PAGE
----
Monday, November 27, 2017

The Twilight Zone (1959) -- Season 1 Episode 2 (One for the Angels)

Lou Bookman is just an ordinary guy.  He sells toys, ties and whatnot on the street.  He’s well liked, especially by the children.  Everyone knows who he is and he seems to know everyone in the area.  It’s odd, then, when an unfamiliar face shows up one day.  He’s well-dressed and polite…and he’s asking questions about Lou.  Who is this gentleman?  He’s Death.  Lou’s number has come up; he’s to die at midnight of natural causes.

Understandably, Lou tries to get out of this.  Alas, there are three exceptions that will give Lou a reprieve.  The first is having a family to support, which Lou doesn’t.  The second is an impending breakthrough, which Lou can’t claim, either.  The third is unfinished business, which doesn’t seem evident at first.  Lou points out that he has yet to make a major pitch.  One that the angles would take notice of and would cause the sky to open.  Death reluctantly grants this, but doesn’t provide a timeframe.

Lou instantly realizes that he has an out.  All he has to do is not make a pitch and he’ll never die, but this comes at a price.  One of the neighborhood children is struck by a car; if death can’t have Lou, the little girl will go in his place.  When Lou realizes what he’s done, he pleads with Death to no avail.  The girl is to go at midnight and there’s no negotiating this time.  The only thing left to do is make a pitch for the ages.  By delaying Death past midnight, Lou points out that he’s made his pitch, allowing Death to take Lou as originally planned.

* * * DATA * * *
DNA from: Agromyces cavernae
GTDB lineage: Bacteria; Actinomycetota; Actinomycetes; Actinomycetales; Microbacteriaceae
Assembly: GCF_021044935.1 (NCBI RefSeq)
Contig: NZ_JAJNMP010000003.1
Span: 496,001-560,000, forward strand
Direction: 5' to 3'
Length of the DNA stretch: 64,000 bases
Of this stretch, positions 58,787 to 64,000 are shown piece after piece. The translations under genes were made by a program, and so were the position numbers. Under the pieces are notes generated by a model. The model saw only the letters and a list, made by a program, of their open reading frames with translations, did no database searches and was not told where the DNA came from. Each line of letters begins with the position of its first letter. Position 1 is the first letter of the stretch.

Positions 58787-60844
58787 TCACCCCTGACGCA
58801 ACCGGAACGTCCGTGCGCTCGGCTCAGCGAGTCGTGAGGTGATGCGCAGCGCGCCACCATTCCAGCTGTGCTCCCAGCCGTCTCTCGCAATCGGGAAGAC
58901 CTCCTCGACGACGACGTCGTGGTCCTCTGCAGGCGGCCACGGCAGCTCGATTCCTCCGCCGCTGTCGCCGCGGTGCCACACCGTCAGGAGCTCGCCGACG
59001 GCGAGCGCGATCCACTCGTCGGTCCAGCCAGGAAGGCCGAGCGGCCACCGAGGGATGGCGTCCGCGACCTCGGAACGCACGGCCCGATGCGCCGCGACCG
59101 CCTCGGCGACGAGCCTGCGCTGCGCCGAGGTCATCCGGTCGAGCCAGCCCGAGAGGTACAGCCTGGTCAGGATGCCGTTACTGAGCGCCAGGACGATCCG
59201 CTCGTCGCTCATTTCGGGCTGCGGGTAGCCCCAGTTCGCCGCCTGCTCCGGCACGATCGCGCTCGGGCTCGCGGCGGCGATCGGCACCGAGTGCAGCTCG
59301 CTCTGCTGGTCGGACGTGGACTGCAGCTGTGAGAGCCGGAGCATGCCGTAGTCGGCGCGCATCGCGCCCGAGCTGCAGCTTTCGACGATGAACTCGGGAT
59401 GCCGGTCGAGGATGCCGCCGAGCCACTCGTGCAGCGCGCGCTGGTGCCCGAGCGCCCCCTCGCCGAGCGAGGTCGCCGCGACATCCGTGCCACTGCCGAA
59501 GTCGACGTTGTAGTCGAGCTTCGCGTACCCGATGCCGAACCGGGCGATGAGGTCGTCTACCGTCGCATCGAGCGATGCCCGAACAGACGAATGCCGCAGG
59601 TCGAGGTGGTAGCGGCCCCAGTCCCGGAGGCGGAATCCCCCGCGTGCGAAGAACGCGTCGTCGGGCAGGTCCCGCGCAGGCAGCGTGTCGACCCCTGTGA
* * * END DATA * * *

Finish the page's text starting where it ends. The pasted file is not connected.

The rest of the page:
The episode is fairly simple.  Lou tries to cheat Death only to find out that it comes with a price.  He has to basically cheat death again to put things right.  I did some reading and there are two ways of looking at the episode.  One is as presented:  Lou cheated Death twice.  Another is that Lou only thought he cheated Death, but that Death knew what Lou was doing and got the better of him.

When I first saw the episode, I was inclined to believe the first interpretation.  To an extent, I still am.  Death seems genuinely surprised when Lou delays him.   I thing Lou got the better of Death at least once.  However, Death has seemingly been at this a long time.  He’s not some new guy.  Death seems more like a social worker making a call, just like countless other calls.

There are undoubtedly rules and procedures for a reason.  Death’s taking another person is probably a way of ensuring that people don’t cheat.  One might say that there’s no way for the general population to know about this, thus making it ineffective, but Lou did eventually go with Death.  Also, had Lou not done this, Death would have eventually been one death over.

Then again, I’m probably reading too much into this.  Twilight Zone episodes tended to make a point in simple terms.  Lou doesn’t want to die.  It’s normal to want to prolong your own life.  The question is at what cost.  The story is pretty straightforward.  Lou got himself into a mess and has to get himself back out.

The episode is safe for children in the sense that there’s no violence or gore.  When the girl is hit by a car, we don’t see the accident, but it’s evident what happened.  Also, when Lou finally does go with Death, we don’t see anything special happen to Lou; they simply walk off together down the street.  The depiction of death might be a little confusing depending on how young the child is, though.

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